Using packages
Thu, 14 Apr 1994 17:13:15 +0200

I propose to place the following module, called "", in the
1.0.2 distribution. It addesses the problem of using "packages", or
groups of related modules (usually all modules of a package are
provided by a single author). It doesn't solve all problems, but it
does make it easier to distribute and use packages.

In particular it doesn't address the problem of multiple versions.
This is left for future discussion (but see below).

It also doesn't prevent name clashes between modules in packages that
are developed indepently. Package authors are encouraged to use some
convention to make their module names unique, e.g. prefix the modules
with a prefix that is an abbreviation of the package name.

A package's author gives the package its name and distributes it as a
directory full of modules.

The installer of a package installs it by its package name in a
subdirectory of the standard python library -- or, alternatively, in a
system-wide directory (e.g. /usr/local/lib/python_packages) which is
added at build time to the default module search path of the python

The user of a package places the sequence

from addpack import addpack

before importing any modules from the package. This adds components
to sys.path; entries already in sys.path are not added again (but the
module can be fooled by different names for the same directory). Only
names of directories that exist at the time of calling are added.

A suggestion for limited version management is to install different
versions of a package as <packagename>_<version> and to make a
symbolic link <packagename> pointing to the preferred version. Users
can either say addpack(<packagename>_<version>) to use a specific
version, or addpack(<packagename>) to use the preferred version.

A feature of the addpack module is that a subdirectory <packagename>
is searched in all components of sys.path; thus a user may have a
private directory <packagename> containing a few hacked modules in
his/her private module directory, and add the private module directory
to PYTHONPATH (which gets prefixed to the built-in default module
search path). Alas, there is no easy way to create a module that is
an extension of a module of the *same* name further down in the module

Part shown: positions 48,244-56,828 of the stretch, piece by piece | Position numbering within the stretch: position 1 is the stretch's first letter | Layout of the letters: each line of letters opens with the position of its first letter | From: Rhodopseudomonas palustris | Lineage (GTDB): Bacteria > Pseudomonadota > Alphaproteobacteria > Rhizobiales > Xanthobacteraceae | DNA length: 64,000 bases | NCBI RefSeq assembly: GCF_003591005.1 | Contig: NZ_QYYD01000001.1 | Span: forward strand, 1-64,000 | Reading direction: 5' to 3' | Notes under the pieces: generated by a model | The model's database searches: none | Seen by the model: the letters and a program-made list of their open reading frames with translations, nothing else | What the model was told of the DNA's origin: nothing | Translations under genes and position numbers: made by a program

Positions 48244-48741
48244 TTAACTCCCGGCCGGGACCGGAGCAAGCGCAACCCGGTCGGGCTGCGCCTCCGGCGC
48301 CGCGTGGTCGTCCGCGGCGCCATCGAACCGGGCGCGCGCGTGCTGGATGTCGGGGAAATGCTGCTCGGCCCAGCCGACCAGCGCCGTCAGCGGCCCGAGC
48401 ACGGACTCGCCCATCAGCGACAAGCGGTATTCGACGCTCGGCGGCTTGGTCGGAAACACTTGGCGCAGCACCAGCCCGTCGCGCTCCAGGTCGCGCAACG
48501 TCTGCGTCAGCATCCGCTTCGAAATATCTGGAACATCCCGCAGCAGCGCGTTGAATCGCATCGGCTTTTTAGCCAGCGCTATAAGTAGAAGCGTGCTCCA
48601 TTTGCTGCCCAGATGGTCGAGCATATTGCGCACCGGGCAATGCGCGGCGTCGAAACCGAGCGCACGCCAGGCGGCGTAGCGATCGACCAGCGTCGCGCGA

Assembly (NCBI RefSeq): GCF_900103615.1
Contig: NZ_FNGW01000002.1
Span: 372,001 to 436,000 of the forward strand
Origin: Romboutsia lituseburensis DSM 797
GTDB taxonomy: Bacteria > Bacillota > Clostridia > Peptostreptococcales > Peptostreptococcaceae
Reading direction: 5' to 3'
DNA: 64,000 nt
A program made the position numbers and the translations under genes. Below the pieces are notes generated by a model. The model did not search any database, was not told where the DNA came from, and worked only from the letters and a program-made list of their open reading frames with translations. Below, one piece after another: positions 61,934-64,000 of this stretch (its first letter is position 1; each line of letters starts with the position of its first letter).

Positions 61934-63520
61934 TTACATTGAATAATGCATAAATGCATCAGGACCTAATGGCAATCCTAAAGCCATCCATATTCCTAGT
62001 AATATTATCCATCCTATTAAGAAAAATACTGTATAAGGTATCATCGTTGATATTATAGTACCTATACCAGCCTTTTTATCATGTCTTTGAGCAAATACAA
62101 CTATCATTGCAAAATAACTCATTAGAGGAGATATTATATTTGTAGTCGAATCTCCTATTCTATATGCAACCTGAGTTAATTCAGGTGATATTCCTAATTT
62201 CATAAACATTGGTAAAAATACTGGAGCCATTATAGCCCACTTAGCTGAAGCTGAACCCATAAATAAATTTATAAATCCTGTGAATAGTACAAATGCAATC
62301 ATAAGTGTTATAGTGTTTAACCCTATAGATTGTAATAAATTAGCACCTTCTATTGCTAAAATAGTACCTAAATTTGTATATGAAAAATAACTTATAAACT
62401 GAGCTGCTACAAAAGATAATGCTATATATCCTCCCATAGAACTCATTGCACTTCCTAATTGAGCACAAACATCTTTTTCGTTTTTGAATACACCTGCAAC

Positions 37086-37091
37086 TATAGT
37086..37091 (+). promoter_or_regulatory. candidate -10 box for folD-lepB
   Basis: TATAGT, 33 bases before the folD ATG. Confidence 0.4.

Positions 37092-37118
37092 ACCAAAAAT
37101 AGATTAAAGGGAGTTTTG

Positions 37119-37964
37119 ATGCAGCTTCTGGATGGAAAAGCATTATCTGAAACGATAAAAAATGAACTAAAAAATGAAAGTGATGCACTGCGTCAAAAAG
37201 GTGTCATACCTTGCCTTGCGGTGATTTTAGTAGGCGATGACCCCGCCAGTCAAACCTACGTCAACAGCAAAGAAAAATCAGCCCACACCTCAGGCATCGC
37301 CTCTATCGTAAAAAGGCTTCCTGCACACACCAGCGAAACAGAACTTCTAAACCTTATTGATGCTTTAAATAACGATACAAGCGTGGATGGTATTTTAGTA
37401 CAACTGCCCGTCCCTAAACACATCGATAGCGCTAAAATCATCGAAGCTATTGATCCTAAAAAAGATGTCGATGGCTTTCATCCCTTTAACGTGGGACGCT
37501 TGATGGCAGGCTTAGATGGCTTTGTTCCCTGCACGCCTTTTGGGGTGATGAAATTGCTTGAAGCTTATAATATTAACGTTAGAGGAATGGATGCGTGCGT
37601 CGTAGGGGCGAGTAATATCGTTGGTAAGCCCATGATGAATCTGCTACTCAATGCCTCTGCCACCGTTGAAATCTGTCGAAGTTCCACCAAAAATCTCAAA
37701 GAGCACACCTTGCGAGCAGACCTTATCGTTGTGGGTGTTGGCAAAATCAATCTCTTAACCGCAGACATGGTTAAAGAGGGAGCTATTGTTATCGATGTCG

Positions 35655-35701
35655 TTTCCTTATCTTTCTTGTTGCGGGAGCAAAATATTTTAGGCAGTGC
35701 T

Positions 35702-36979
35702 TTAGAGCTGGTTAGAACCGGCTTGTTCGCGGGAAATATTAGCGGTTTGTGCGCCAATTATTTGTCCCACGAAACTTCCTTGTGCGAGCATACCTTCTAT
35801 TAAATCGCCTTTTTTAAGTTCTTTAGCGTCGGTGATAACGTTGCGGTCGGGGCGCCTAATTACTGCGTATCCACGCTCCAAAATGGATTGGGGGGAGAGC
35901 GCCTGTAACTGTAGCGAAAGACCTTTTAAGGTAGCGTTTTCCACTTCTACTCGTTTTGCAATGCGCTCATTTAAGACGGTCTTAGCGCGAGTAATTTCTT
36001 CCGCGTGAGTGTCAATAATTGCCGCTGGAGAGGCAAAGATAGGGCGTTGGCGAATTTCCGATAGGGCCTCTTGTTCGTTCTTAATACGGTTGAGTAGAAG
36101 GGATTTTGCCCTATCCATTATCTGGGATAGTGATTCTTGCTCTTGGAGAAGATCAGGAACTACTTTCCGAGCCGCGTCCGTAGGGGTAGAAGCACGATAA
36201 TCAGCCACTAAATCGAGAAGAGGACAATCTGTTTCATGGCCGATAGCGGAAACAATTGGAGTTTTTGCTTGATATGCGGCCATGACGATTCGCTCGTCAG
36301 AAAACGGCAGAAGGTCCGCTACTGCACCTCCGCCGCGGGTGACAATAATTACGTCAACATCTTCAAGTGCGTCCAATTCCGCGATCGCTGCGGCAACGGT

search path (except for Steve Majewski :).

You may find that this module overloads the "module search path" with
the "package search path" and that these should ideally be different
beasts. While I agree in theory, I believe that in practive there
will be few problems or conflicts, as packages will be directories and
modules will be plain files whose name ends in ".py". Just don't give
a package a name ending in ".py"... In any case an additional
"package search path can be added to individual addpack calls.

============================== ==============================
# This module provides standard support for "packages".
# The idea is that large groups of related modules can be placed in
# their own subdirectory, which can be added to the Python search path
# in a relatively easy way.
# The current version takes a package name and searches the Python
# search path for a directory by that name, and if found adds it to
# the module search path (sys.path). It maintains a list of packages
# that have already been added so adding the same package many times
# is OK.
# It is intended to be used in a fairly stylized manner: each module
# that wants to use a particular package, say 'Foo', is supposed to
# contain the following code:
# from addpack import addpack
# addpack('Foo')
# <import modules from package Foo>
# Additional arguments, when present, provide additional places where
# to look for the package before trying sys.path (these may be either
# strings or lists/tuples of strings). Also, if the package name is a
# full pathname, first the last component is tried in the usual way,
# then the full pathname is tried last. If the package name is a
# *relative* pathname (UNIX: contains a slash but doesn't start with
# one), then nothing special is done. The packages "/foo/bar/bletch"
# and "bletch" are considered the same, but unrelated to "bar/bletch".
# If the algorithm finds more than one suitable subdirectory, all are
# added to the search path -- this makes it possible to override part
# of a package. The same path will not be added more than once.
# If no directory is found, ImportError is raised.

_packs = {} # {pack: [pathname, ...], ...}

def addpack(pack, *locations):
import os
if os.path.isabs(pack):
base = os.path.basename(pack)
base = pack
if _packs.has_key(base):
import sys
path = []
for loc in _flatten(locations) + sys.path:
fn = os.path.join(loc, base)
if fn not in path and os.path.isdir(fn):
if pack != base and pack not in path and os.path.isdir(pack):
if not path: raise ImportError, 'package ' + pack + ' not found'
_packs[base] = path
for fn in path:
if fn not in sys.path:

def _flatten(locations):
locs = []
for loc in locations:
if type(loc) == type(''):
locs = locs + _flatten(loc)
return locs

--Guido van Rossum, CWI, Amsterdam <>
URL: <>